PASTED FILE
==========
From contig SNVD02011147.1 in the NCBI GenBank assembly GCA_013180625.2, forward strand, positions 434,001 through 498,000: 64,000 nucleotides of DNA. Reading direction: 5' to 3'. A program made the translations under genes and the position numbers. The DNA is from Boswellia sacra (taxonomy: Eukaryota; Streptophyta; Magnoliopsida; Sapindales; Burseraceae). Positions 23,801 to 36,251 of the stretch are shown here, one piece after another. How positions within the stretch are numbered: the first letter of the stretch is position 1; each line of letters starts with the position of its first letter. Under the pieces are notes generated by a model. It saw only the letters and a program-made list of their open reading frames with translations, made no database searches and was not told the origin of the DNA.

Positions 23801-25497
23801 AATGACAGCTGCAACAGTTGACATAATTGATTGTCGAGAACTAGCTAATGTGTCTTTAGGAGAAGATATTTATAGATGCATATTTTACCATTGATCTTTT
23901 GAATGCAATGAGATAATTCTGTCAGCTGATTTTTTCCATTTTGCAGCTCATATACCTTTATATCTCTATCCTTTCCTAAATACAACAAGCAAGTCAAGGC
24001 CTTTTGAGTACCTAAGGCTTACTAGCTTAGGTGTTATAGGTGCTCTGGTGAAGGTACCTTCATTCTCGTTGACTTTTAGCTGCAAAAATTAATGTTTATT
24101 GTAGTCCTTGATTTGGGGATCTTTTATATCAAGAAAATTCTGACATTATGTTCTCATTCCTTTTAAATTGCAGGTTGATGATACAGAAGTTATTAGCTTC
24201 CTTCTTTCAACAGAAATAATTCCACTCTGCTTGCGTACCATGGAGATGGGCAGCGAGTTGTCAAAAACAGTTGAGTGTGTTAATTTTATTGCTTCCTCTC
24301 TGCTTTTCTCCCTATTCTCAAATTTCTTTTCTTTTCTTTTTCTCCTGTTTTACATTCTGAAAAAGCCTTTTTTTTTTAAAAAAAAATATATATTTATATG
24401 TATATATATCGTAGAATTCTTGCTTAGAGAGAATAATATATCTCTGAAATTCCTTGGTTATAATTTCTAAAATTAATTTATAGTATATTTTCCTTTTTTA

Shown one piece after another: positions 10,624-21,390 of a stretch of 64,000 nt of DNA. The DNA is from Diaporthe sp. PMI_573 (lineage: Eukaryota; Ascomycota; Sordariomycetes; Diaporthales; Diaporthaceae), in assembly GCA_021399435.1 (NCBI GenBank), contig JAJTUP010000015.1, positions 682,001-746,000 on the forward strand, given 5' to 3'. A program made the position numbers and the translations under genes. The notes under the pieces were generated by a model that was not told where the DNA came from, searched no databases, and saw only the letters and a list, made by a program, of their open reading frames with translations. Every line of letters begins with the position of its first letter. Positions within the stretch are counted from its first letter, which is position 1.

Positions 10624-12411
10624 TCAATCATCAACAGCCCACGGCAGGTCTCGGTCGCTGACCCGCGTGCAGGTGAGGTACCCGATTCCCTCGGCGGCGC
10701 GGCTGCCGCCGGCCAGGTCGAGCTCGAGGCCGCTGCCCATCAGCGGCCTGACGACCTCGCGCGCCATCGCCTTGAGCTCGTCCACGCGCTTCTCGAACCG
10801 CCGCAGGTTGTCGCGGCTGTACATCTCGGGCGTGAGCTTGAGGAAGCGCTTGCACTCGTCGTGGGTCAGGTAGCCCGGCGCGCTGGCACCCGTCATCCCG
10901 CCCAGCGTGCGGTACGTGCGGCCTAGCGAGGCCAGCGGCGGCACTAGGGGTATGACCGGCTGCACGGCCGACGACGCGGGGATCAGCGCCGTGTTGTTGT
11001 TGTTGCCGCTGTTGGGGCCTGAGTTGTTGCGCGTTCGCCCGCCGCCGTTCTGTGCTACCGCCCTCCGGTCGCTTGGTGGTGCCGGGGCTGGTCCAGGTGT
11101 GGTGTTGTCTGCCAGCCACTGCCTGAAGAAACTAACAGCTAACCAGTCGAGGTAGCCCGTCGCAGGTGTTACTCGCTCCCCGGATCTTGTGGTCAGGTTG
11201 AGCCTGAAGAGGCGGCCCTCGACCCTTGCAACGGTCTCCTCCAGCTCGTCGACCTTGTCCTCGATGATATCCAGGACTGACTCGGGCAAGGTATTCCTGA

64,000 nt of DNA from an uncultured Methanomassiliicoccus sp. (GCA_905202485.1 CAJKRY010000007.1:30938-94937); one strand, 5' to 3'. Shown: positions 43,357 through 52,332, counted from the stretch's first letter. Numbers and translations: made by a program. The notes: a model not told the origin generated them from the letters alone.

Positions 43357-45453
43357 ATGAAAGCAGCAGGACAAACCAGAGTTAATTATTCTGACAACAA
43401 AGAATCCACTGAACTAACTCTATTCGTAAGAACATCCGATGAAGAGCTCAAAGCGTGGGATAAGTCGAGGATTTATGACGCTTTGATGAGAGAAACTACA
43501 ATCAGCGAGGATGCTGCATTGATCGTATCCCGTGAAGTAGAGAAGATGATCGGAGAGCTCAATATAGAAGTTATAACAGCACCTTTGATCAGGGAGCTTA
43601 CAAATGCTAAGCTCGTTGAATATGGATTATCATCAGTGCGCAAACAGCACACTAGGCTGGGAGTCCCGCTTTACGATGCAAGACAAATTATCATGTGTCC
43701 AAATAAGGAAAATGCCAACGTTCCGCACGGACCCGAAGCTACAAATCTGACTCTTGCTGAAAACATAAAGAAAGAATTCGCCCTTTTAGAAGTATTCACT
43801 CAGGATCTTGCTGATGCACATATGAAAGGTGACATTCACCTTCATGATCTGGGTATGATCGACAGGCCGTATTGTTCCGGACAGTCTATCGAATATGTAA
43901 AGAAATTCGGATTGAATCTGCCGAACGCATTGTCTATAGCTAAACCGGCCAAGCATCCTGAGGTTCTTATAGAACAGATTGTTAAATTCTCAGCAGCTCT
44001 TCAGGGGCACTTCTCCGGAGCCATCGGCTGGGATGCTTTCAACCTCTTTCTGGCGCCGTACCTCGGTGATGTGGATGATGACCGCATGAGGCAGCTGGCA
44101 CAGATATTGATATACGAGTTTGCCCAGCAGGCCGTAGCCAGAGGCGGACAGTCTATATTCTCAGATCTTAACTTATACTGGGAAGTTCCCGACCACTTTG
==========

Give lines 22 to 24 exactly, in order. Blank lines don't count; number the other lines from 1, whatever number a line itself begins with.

43401 AGAATCCACTGAACTAACTCTATTCGTAAGAACATCCGATGAAGAGCTCAAAGCGTGGGATAAGTCGAGGATTTATGACGCTTTGATGAGAGAAACTACA
43501 ATCAGCGAGGATGCTGCATTGATCGTATCCCGTGAAGTAGAGAAGATGATCGGAGAGCTCAATATAGAAGTTATAACAGCACCTTTGATCAGGGAGCTTA
43601 CAAATGCTAAGCTCGTTGAATATGGATTATCATCAGTGCGCAAACAGCACACTAGGCTGGGAGTCCCGCTTTACGATGCAAGACAAATTATCATGTGTCC